- Company structure: Describe how your company will be structured and who will run the business. Include an organizational chart to show how every new member will contribute to the business. Include information on your leadership team’s qualifications. Identify if your company will be an LLC, a partnership or a type of corporation. Learn more about business structures here.
- Financial projections: Including financial projections for your business will help convince investors that your business will be successful. Forecast how your business will perform over the next five years, with specific breakdowns at the quarterly or even monthly level for your first year. This is a good place to use clear charts and graphs to effectively share the research you’ve done.
- Supporting documentation: Include resumes for your key employees, analytics reports and patent or trademark documentation and product images to support the claims you’ve made in your business plan.
3. Seek funding
If you have a business idea but need capital to get started, you’ll want to seek funding from other sources. Every business has different needs, so first, determine exactly how much funding you need. Once you have a fundraising goal, you can determine which sources are best to pursue.
- Self-funding: Sometimes referred to as ‘bootstrapping,’ self-funding can refer to money or loans you get from friends and family, your own savings reserves or even withdrawing from accounts like a 401(k). While this gives you the most control over your business and earnings, it’s also risky. Often, you must pay these types of funds back with little guarantee you can.
- Venture capital: Investors provide venture capital funding in exchange for a stake or role in the company. Some may want an executive position, a seat on the board or other involvement in your business. Venture investments typically apply in rounds and are subject to change based on the success of the company.
- Crowdfunding: You can appeal to potential customers who would like to support your business by launching a crowdfunding campaign. Each crowdfunding platform has specific rules and takes different percentages of what you raise, so make sure to read the terms carefully. Donors will expect something in exchange for their money, usually a prototype of your product or some other kind of gift.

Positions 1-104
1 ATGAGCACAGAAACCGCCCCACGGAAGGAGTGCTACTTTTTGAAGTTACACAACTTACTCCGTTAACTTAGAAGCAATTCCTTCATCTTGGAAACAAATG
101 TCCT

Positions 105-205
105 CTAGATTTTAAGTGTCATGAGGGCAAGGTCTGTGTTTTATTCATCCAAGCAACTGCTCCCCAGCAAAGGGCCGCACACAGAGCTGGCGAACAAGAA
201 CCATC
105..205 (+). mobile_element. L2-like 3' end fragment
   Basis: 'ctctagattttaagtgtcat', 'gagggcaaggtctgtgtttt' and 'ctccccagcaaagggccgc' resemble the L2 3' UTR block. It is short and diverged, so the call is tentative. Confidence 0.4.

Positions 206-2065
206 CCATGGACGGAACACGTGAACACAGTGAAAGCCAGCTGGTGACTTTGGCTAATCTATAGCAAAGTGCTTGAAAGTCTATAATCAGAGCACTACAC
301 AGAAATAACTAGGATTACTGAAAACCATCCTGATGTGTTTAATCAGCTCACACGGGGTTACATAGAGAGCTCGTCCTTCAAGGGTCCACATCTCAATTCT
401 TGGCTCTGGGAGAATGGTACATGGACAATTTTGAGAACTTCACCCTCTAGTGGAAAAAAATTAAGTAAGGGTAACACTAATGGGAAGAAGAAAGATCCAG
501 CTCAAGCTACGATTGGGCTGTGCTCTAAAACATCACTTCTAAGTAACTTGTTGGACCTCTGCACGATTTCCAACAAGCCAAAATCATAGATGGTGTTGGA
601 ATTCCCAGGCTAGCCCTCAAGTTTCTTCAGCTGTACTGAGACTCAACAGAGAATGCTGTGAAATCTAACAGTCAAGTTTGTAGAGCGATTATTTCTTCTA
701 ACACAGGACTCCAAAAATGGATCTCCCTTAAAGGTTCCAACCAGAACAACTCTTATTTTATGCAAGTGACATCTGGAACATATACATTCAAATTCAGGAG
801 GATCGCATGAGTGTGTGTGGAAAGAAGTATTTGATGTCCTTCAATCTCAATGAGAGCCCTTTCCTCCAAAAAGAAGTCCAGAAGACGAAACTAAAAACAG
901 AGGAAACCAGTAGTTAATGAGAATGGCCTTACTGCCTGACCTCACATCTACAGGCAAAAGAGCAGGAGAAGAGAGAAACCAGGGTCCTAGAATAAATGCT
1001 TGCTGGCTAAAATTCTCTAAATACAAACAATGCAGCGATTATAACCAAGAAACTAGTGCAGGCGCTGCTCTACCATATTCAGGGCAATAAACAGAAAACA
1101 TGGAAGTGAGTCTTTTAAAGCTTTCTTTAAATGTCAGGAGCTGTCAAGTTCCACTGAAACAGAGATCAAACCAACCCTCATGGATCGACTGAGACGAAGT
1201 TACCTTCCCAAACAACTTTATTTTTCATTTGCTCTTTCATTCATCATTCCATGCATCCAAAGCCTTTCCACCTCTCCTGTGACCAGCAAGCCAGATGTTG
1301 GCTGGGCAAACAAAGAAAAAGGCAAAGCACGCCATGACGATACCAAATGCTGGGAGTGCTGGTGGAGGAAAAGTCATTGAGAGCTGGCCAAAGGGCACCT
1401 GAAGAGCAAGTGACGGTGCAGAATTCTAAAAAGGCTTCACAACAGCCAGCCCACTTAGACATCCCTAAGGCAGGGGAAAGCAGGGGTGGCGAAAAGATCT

- Small business loan: Connect with banks and credit unions to begin the process of applying for a small business loan. By applying for your loan with multiple financial institutions, you can compare rates and offers to find the best loan for your business. A lender will expect to see a business plan, an expense sheet and your financial projections.
- Small business administration (SBA)-guaranteed loan: If financial institutions are worried about the risk associated with your fledgling business and you do not qualify for a traditional loan, look into SBA-guaranteed loans instead. Learn more about SBA-guaranteed loans here.
4. Define and build your brand
Market research can help you identify what similar businesses are doing in your industry, but now it’s time to use that knowledge to differentiate what you do. Your business’s brand encompasses everything from what colors you use in design and advertising to what values you think are important to your day-to-day practice.
Once you’ve reviewed the brands of competitors, you should sit down and think about what you want your brand to be. For example: Is it cool and hip? Reliable and safe? Low-waste and environmentally conscious?
Whatever you want your brand to be, make sure to take the following factors into consideration:
- Name: Your brand name is very important. It should give customers a sense of what you do and how you want them to feel about what you do. It should also be distinct from your competitors and easy to spell and remember.
- Audience: Know who your potential customers are and make sure you’re speaking to them. For example, if you’re targeting older customers, you shouldn’t use popular slang in your messaging.
- Purpose: Defining your purpose not only provides clarity to your customers but also to yourself and any employees. Answer why you do what you do and what is important about your product or offering.
- Voice: Brand voice is how you talk about your brand. Do you want to brag about how good your services are? Do you want to back your product with lots of research? Finding your voice helps support the other factors you’ve already defined for your brand — including your audience and purpose. Create a style guide that outlines your company voice, including what and how you communicate to customers and how you do not.